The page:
We return to the car. Sr. Manwensa’s motorcycle is there but he is nowhere to be seen. Twenty minutes later we see him dragging himself up the road, sweat dripping down his shirt. He gave me a look in which I could see the full measure of his frustration. He had taken the path, which he thought, led to the dam. It was only after a length of time passed that a villager found him wandering the paths opposite the village from the dam site and brought him back to his bike. Shortcut maybe…

We arrived at the final village to see the work they were doing on their dam. They had excavated the earth down to hard rock on one end but had carved quite deeply without encountering the rock on the other side.

“Great work,” said Sr. Manwensa.

“But you have to dig deeper. You have to reach the rock.”

“What if we do not reach rock? It is a lot of work to carve that deep.” one person said. Translated: Is there a shortcut?

“You will encounter rock below. It is there. If you do not dig that deep, the dam will leak or could fall over if not anchored in a strong base,” replied Sr. Manwensa.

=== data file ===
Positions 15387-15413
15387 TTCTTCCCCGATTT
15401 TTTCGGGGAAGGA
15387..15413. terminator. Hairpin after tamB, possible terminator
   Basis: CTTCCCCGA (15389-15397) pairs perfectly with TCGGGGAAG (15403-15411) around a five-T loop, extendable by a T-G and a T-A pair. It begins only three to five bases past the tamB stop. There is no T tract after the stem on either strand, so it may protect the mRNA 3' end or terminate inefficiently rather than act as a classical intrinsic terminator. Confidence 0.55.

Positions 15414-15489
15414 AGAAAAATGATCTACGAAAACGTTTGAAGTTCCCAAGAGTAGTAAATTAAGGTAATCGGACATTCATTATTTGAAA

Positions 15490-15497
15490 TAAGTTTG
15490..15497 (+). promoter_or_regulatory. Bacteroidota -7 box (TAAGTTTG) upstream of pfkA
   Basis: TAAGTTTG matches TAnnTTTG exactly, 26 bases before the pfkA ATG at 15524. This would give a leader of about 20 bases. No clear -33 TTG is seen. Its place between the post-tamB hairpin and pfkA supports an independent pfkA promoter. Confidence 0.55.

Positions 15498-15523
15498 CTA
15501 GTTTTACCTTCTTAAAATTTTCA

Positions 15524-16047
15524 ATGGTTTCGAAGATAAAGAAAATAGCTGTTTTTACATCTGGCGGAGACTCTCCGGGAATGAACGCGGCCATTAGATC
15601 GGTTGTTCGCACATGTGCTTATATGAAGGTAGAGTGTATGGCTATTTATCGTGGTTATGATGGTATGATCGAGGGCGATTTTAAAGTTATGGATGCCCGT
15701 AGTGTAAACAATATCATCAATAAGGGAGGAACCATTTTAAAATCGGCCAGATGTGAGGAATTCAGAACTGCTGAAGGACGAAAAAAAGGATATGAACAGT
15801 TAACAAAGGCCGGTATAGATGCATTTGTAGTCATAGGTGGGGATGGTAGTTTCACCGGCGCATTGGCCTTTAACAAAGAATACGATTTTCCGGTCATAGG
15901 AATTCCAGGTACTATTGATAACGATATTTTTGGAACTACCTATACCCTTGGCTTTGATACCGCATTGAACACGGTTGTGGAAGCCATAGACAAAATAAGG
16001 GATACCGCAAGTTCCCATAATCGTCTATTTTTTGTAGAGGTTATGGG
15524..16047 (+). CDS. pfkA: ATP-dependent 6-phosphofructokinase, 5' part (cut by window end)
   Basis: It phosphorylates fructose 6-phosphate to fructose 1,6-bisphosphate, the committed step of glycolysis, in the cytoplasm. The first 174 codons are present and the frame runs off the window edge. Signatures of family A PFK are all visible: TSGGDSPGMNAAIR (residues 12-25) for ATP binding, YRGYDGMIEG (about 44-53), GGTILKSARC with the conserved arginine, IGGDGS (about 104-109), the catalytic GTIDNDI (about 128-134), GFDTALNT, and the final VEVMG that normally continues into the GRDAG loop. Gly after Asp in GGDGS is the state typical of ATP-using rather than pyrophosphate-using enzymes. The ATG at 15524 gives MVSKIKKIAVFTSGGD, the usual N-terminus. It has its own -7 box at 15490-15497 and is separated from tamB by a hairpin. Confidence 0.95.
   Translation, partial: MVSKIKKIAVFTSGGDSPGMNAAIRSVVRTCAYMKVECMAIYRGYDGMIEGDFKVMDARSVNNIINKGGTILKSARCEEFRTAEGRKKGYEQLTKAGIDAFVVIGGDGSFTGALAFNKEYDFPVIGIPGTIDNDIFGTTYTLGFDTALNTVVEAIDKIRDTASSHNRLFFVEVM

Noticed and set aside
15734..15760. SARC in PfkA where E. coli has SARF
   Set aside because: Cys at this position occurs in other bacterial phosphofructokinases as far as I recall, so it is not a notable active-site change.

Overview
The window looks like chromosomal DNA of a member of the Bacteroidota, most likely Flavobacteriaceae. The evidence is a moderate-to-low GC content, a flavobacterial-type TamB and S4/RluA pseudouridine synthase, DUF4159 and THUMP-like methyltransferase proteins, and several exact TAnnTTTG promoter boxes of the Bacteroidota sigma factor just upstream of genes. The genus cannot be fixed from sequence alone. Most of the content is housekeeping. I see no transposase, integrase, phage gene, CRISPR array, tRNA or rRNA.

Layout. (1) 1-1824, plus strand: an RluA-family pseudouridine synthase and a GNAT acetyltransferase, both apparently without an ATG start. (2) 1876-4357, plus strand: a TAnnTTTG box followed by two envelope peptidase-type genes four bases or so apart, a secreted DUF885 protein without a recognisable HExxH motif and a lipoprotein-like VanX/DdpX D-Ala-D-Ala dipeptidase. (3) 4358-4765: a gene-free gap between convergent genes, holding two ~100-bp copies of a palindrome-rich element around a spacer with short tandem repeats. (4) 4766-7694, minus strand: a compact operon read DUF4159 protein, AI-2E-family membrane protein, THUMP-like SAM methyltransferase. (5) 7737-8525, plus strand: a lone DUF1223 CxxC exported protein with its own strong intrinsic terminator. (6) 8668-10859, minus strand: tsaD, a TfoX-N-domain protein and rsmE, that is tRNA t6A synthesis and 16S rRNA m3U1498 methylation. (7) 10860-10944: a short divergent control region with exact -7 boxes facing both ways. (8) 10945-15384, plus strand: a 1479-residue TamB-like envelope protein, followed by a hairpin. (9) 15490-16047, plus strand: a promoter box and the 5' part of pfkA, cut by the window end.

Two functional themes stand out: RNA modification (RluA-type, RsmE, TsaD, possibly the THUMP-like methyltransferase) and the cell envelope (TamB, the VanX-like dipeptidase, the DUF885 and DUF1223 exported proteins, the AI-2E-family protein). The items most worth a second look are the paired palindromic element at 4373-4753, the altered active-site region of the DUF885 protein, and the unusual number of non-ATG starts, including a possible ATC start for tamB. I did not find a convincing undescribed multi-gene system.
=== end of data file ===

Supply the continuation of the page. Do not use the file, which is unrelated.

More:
He knew. He had learned. The shortcut is not always the best way.
New Things April 19, 2009

I have noticed over the past few years that in the midst of the difficult work, which development work often is, it is the little things that a person notices that brightens life. I have been noticing things that have appeared or have improved over the last couple of years. These things make me feel like things are getting better in the country and that development is really happening to make this country a better place.

I have made a list of 25 things that I have noticed of late:

1. Man mowing the park with a lawn mower in Chimoio. (This is the first I have seen a lawn mower in use in this part of Mozambique, it is normally done by hand. The parks look nice.)
2. Improving parks, new plants.
3. Three new car/truck and/or road grader dealerships
4. Seed for butternut squash, cauliflower and radishes
5. One person mechanical seeder. (It would save so much time for farmers and can be used with no till agriculture better than a hoe.)
6. Seed corn signs appearing in people’s fields to advertise seed.
7. Two new, very high class hotels in Chimoio.
8. New tractors for use by the municipalities
9. More and more cars being parked on the street.
10. Car modeled after an Indian rickshaw